A Word from the Headmaster – Ross Featherston
It seems a tradition now that we close out Term 3 by participating in Connor’s Run. Now in its seventh year, it was again a pleasure for BGS to be involved in this remarkable charity fun run last Sunday, helping to raise funds for the Robert Connor Dawes Foundation’s support of brain matters.
As always with Term 3, it has been a busy, challenging and successful 10 weeks across the whole school. Whether it was the ELC boys celebrating Book Week and Pyjama Day, or the Year 12s completing four hours of study at school at Saturday Syndicate sessions, the diversity of activity across this term has been extraordinary. At an individual level, I hope each BGS boy has progressed this term academically, socially, spiritually and personally.
I thank everyone in the BGS community for the completed term and I wish everyone a safe and restful term break. I look forward to welcoming the boys back on Tuesday 8 October.
A Word from the Deputy Headmaster, Head of Secondary School – Dr Rachel Horton
‘A smooth sea never made a skilled sailor’ is one of my favourite quotes because truthfully, challenging yourself, regardless of the outcome, does lead to personal growth. Challenge has been a recurring theme over the last week or so at BGS as I have witnessed both students and staff stretching themselves on many different fronts. Last week, in the Grampians, I had the pleasure of joining the Year 8 students of Hancock House in abseiling and climbing. I was impressed, not only with their determination to conquer different climbs, but also by the courage several boys displayed at the top of an extremely confronting 60m abseil. The skills they had learnt were also impressive, so much so that I took two boys up on their offer to belay me while I had a quick climb.
Last weekend saw huge numbers of boys, staff and the extended BGS community challenging themselves to run, walk or volunteer at Connor’s Run. What, on face value, was a cold, windy and slightly wet day, was full of cheer and enthusiasm, all in support of this most worthwhile cause to raise what I believe was a record breaking total this year.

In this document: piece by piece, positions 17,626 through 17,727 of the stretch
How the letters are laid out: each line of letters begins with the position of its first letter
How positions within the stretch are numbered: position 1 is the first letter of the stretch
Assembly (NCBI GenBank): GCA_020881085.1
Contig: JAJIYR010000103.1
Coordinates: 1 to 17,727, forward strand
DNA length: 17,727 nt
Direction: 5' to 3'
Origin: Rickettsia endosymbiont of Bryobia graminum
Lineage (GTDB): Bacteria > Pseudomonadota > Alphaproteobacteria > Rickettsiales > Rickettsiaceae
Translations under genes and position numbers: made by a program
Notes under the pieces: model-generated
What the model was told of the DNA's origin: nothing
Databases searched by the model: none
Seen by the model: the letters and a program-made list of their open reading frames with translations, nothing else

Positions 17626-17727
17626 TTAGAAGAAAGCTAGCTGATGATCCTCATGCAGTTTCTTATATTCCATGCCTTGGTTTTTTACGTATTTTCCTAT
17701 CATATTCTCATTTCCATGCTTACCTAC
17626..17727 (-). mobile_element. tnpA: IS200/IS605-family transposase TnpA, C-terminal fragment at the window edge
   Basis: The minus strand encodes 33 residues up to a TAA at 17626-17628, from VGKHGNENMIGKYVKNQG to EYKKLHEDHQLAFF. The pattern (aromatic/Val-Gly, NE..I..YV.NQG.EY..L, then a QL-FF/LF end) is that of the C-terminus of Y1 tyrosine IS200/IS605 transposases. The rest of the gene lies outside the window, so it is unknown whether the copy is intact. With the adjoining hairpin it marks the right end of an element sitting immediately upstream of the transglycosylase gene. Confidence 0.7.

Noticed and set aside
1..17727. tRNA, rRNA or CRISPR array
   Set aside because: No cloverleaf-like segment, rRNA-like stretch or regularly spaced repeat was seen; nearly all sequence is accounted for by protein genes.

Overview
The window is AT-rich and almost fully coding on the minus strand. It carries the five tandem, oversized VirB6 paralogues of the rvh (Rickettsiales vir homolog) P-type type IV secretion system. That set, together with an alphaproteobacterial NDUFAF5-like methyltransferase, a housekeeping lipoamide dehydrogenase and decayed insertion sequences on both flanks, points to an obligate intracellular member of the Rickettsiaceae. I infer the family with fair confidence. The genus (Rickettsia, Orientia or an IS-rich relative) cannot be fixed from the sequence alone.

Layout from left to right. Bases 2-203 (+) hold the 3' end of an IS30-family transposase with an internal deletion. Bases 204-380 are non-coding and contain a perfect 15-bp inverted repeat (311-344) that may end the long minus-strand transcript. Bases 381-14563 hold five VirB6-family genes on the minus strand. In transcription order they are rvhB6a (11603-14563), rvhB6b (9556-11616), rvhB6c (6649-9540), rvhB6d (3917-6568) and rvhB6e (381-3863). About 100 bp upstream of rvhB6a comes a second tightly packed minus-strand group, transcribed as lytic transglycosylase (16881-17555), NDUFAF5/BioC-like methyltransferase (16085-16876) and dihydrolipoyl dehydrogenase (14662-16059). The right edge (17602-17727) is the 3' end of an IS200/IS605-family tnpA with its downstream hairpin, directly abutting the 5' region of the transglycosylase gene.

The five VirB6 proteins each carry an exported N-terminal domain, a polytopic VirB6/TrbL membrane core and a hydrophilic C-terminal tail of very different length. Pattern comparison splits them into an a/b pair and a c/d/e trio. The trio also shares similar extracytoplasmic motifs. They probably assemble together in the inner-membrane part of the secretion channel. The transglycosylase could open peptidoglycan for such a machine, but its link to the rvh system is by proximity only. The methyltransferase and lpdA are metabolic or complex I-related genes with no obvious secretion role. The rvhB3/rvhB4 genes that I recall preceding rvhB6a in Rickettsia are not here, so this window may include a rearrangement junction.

The probationary prefects for 2020 will be announced at final assembly on Friday morning, with the final day of school seeing another challenge for the outgoing prefects – the annual BGS/FGS Prefect netball match which is sure to provide a highly entertaining end to the term. The boys have been practising under the expert guidance of Amy Atchison, with the goal of beating Firbank, a feat not achieved since 2016.
Personally, I am slightly nervous about the start of the mid-semester break. On Saturday I will be living my values and challenging myself, alongside Pearson Grant, Oliver Disney (both in Year 10), and Christian Machar, to run the Surf Coast Century, a 100k trail ultramarathon. We will race in teams of two, completing 50k each and raising a small amount of money to support the RCD Foundation.
I would like to finish by wishing you all a safe and happy break with your sons, possibly with an element of challenge!
A Word from the Captain of School – Noah McGrath
Unlock the Dance. A concept that can be interpreted, viewed and judged very differently among everyone within the Tonners family. This is why it is so powerful.
Upon reflection, I view ‘Unlock the Dance’ as an opportunity, a chance, an experience, in order to achieve and strive for your potential and better improve yourself as an individual, but also as a cohesive group in the community of Brighton Grammar. However, the legacy project of BGS for 2019 means so much more than simply this. For me, it represents making the moments matter throughout your schooling journey, embracing new opportunities, trying new things and learning and growing as an individual.
Thinking about the significance of this catchy phrase really resonates with me as I reminisce on my time at BGS, as the class of 2019, and as my time at the school is quickly coming to an end. This phrase has formed a goal for me, along with my academics and my sport, as an opportunity to have no regrets, and by doing this, I aim to leave the school in a better place than it was prior.